SpaceX Starship Second Flight Test Update: SpaceX launched its Starship rocket and Super Heavy booster on its second flight test on Nov. 18, 2023, but the vehicles exploded during flight. Read our coverage for full details and video.
SpaceX's giant Starship rocket just cleared a major hurdle on the road to its second-ever liftoff.
The U.S. Federal Aviation Administration (FAA) announced today (Oct. 31) that it has wrapped up its Starship safety review, which assesses the risks that a launch might pose to public health and property.
However, there's still another regulatory box to check before SpaceX can get a license for the next Starship liftoff.
"The FAA is continuing to work on the environmental review," the agency wrote today in an emailed statement. "As part of its environmental review, the FAA is consulting with the U.S. Fish and Wildlife Service (USFWS) on an updated Biological Assessment under the Endangered Species Act. The FAA and the USFWS must complete this consultation before the environmental review portion of the license evaluation is completed."
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Starship is the biggest and most powerful rocket ever built. It consists of two fully reusable elements — the Super Heavy booster and Starship upper stage — and stands nearly 400 feet (122 meters) tall when fully stacked.
The full-size vehicle has flown just once to date, on a test flight that launched on April 20 from Starbase, SpaceX's seaside facility in South Texas.
That mission aimed to send the Starship upper stage partway around the world, with splashdown targeted for the Pacific Ocean near Hawaii. But Starship suffered several problems shortly after liftoff, including a failure of separation for its two stages. As a result, the vehicle was intentionally detonated above the Gulf of Mexico.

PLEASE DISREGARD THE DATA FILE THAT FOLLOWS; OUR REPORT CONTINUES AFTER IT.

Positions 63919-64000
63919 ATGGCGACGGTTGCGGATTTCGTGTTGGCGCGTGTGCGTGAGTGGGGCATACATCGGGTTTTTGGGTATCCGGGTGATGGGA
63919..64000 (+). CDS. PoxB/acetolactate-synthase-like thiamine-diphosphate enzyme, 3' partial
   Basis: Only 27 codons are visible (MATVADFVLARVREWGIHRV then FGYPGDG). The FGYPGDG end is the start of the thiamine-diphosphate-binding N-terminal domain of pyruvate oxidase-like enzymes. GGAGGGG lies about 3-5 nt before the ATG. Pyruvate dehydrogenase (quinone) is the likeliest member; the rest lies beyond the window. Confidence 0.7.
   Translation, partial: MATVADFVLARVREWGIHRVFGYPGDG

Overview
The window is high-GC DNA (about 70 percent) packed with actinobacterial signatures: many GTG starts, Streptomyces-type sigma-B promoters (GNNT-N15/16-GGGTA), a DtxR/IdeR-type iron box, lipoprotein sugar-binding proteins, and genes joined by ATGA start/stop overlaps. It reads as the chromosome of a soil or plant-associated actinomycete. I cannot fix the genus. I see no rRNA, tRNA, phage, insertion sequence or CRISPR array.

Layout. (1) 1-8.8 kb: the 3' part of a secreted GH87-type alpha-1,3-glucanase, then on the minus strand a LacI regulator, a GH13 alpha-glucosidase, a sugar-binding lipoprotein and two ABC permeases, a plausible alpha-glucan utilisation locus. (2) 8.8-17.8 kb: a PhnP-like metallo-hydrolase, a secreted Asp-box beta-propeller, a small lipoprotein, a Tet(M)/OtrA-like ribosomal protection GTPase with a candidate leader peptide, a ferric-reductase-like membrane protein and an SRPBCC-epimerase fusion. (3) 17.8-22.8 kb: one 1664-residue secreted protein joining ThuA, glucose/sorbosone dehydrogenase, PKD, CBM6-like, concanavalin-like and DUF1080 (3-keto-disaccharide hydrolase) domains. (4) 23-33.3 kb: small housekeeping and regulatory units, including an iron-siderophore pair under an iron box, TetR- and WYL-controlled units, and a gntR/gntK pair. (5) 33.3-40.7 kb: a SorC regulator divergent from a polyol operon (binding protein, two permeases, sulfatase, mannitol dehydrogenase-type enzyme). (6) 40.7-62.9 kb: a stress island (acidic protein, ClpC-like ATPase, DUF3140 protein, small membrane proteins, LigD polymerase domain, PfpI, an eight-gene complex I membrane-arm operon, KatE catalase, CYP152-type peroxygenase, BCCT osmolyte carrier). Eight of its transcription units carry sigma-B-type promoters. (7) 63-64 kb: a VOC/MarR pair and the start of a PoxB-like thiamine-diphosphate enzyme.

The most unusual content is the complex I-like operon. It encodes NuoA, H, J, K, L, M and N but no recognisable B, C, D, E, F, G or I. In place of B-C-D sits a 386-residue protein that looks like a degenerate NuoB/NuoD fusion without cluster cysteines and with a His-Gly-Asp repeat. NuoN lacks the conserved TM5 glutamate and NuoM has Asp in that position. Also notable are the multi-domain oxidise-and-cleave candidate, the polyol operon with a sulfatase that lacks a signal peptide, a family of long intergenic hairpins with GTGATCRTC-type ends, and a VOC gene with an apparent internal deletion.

The FAA soon initiated a mishap investigation, which closed on Sept. 8. However, the agency stressed at the time that more work was needed before SpaceX could receive a license for liftoff number two.
"SpaceX must implement all corrective actions that impact public safety and apply for and receive a license modification from the FAA that addresses all safety, environmental and other applicable regulatory requirements prior to the next Starship launch," the agency wrote at the time.
And, as today's FAA update notes, there's still work to do on the environmental side.
The ongoing review apparently centers on the potential impacts of a water deluge system, which SpaceX installed beneath Starbase's orbital launch mount after the April test flight.
The new system is designed to protect the mount from the destructive power of Super Heavy's 33 Raptor engines, which was on full display on April 20: The Raptors blasted out a big crater beneath the mount, sending chunks of concrete and other debris raining down on Starbase and the surrounding area.
We should expect Starship to fly relatively soon after the environmental review wraps up, provided everything goes well. SpaceX and its founder and CEO, Elon Musk, have said that the latest vehicle has passed all of its prelaunch tests and is ready to go.